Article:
Nokia Corp. (NYSE: NOK) is not shipping enough of its Lumia smartphone to make a dent in the market or pull itself up to be more competitive. CEO Stephen Elop has said as much in a statement pre-announcing the company's first quarter results.
I also pointed out in a previous blog that the company faces major hurdles and may find itself chasing the tail of the opponents as Apple Inc. (Nasdaq: AAPL) iPhones and Google (Nasdaq: GOOG) Android devices accelerate market gains.
Nothing in the above is new. However, analysts are beginning to question Nokia's ability to regain market share and even doubt the strength of its alliance with Microsoft Corp. (Nasdaq: MSFT). That relationship was supposed to help Nokia better compete against Apple and Samsung while breathing new life into Windows smartphone operating system.
I found a recent report on Nokia by Ian Fogg, an analyst with market research firm IHS Inc. both educative and alarming. I have reproduced it below. Nokia's shareholders and other stakeholders (employees, suppliers, and customers) need to forcefully prod management for the kind of shakeup that may revive the company's fortune.
The concerns Fogg raised about Nokia are similar to the ones many identified in the case of Motorola Mobility Inc. (NYSE: MMI) years ago. The company failed to stem the losses and ended up being acquired by Internet search engine provider Google. Nokia may be able to turn itself around -- if it gets the correct treatment. The following paragraphs were excerpted from Fogg's analysis:
Nokia stands on the brink of failing with its smartphone strategy, again. Just over a year ago, in February 2011, Nokia chose to switch from Symbian to Windows Phone as its primary smartphone software. Now, Nokia's Lumia range have been on sale for four months, but Nokia is struggling to achieve sales traction. For every Lumia smartphone shipped in Q1, Nokia shipped five smartphones running the legacy Symbian OS that Nokia is winding down.
Nokia's smartphone revenues make for no better reading. Across all of Nokia's smartphones their gross margins were poor at just 16 percent. The problem for Nokia is that when poor phone shipment results combine with poor revenues at the same time there is little room to maneuver. Nokia has a little tactical room, but it will rapidly vanish unless the results improve in Q2 and Q3.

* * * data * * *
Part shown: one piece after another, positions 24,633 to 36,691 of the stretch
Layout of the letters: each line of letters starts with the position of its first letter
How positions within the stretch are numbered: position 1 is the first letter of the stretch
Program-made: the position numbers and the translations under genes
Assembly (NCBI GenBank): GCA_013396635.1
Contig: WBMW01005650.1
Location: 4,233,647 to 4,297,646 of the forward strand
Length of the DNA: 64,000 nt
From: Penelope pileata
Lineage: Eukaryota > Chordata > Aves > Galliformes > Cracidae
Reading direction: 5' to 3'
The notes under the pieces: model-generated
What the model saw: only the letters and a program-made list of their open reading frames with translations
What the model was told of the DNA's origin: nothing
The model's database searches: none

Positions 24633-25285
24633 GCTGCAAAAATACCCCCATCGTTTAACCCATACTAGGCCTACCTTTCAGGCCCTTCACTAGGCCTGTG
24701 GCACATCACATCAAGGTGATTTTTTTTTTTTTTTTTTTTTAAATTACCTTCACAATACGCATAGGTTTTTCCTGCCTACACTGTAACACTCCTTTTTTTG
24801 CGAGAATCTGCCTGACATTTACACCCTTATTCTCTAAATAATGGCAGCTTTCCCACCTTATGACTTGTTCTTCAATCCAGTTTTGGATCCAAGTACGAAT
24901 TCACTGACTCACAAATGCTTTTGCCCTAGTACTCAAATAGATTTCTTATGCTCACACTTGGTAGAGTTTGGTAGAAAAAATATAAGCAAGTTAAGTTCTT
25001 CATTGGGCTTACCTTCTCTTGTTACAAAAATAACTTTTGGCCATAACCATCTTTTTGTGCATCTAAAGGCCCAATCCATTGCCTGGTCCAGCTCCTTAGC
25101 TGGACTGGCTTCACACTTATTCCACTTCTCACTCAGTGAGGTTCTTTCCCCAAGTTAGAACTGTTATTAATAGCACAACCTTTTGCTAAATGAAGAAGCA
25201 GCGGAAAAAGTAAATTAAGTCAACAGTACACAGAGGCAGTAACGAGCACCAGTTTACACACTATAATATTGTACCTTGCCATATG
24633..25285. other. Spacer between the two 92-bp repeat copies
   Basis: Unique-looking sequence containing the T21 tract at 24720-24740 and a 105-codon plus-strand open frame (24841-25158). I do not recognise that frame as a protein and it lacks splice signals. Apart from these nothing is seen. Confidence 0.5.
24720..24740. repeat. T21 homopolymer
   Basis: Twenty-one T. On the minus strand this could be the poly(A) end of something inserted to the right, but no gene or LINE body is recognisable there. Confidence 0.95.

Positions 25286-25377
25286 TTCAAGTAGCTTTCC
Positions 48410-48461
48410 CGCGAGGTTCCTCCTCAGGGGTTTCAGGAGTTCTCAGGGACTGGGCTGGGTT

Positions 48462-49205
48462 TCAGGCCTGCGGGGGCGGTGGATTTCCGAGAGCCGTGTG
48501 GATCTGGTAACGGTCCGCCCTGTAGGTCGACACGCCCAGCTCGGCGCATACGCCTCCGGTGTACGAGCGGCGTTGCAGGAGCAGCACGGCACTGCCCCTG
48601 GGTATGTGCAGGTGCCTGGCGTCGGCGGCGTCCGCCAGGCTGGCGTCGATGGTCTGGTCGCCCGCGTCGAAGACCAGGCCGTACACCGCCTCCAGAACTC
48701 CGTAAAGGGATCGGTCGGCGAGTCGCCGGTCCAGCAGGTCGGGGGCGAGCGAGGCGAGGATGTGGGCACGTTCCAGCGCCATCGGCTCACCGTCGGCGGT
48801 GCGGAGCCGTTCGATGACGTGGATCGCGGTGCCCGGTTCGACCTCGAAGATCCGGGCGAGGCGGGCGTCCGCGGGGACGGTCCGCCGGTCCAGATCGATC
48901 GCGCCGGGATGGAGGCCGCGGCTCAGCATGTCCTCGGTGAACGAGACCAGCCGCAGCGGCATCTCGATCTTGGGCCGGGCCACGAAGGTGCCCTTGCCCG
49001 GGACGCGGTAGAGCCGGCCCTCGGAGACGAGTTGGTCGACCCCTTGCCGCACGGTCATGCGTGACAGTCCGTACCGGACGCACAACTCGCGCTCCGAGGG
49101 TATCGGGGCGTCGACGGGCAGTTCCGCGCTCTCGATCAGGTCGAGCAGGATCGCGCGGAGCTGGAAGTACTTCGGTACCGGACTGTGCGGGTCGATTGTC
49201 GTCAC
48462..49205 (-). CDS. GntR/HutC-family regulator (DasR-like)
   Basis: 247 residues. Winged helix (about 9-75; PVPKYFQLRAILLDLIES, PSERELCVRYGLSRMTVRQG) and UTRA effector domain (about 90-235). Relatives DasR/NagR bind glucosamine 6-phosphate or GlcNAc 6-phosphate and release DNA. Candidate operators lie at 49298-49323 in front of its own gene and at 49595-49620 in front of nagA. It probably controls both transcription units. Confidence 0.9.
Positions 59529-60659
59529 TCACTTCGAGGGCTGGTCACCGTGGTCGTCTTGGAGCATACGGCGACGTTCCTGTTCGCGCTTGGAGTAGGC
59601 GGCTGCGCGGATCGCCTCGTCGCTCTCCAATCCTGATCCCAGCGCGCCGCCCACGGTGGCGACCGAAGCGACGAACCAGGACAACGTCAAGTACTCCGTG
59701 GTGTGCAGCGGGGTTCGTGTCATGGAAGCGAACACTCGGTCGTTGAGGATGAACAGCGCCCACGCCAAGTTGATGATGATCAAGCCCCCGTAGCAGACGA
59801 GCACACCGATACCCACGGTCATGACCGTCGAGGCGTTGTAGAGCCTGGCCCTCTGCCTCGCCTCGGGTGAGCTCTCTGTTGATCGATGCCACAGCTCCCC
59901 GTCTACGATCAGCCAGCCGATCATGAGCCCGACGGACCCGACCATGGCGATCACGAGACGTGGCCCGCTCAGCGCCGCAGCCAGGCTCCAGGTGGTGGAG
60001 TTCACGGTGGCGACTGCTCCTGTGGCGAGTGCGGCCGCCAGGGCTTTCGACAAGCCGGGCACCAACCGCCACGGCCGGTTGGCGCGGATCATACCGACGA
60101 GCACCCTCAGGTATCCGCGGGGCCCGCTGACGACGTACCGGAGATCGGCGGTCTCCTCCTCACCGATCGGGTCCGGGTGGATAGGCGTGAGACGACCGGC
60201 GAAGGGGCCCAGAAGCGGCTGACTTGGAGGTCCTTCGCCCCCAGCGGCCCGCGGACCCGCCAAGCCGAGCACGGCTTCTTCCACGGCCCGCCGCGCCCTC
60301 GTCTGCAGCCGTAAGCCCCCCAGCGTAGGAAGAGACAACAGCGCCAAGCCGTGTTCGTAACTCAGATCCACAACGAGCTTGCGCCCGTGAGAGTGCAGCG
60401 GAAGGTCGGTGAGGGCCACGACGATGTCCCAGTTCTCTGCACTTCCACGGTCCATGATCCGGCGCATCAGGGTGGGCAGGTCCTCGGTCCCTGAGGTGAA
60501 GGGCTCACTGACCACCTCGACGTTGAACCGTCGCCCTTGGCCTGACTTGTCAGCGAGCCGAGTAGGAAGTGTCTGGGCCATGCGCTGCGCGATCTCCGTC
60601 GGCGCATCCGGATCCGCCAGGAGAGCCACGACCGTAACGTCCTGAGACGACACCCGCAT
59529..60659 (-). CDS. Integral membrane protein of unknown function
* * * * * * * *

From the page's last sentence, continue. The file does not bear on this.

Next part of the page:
Nokia's poor results with Windows Phone are not due to Nokia's failures. The Lumia devices have attractive and differentiated industrial design, in a smartphone market where every handset maker is struggling to stand out. Nokia shipped the launch devices on time and at attractive prices. Nokia's problem is that Microsoft appears to have stood still. A year and a half after Windows Phone 7's debut, it has changed little. In effect, the gap in features between Windows Phone and Android or the iPhone has widened and not shrunk as Nokia needed it to.
This current second quarter is the critical time for Nokia and for Microsoft. The Lumia 900, Nokia's first Windows Phone flagship in the US has just gone on sale. The Lumia 900 has to succeed. With large US sales will come a large attractive market of consumers that will encourage the US-headquartered Internet companies to build the quality apps that Windows Phone so desperately needs. With US failure, Nokia will be locked out of the premium part of the US handset market, again, and Windows Phone will need a complete rethink.
When [Nokia] CEO Stephen Elop made the brave move to embrace Windows Phone, he said there was no plan B. Given the results to date, IHS Screen Digest believes that now is the time for Nokia to create a back up strategy to the current Windows Phone endeavor.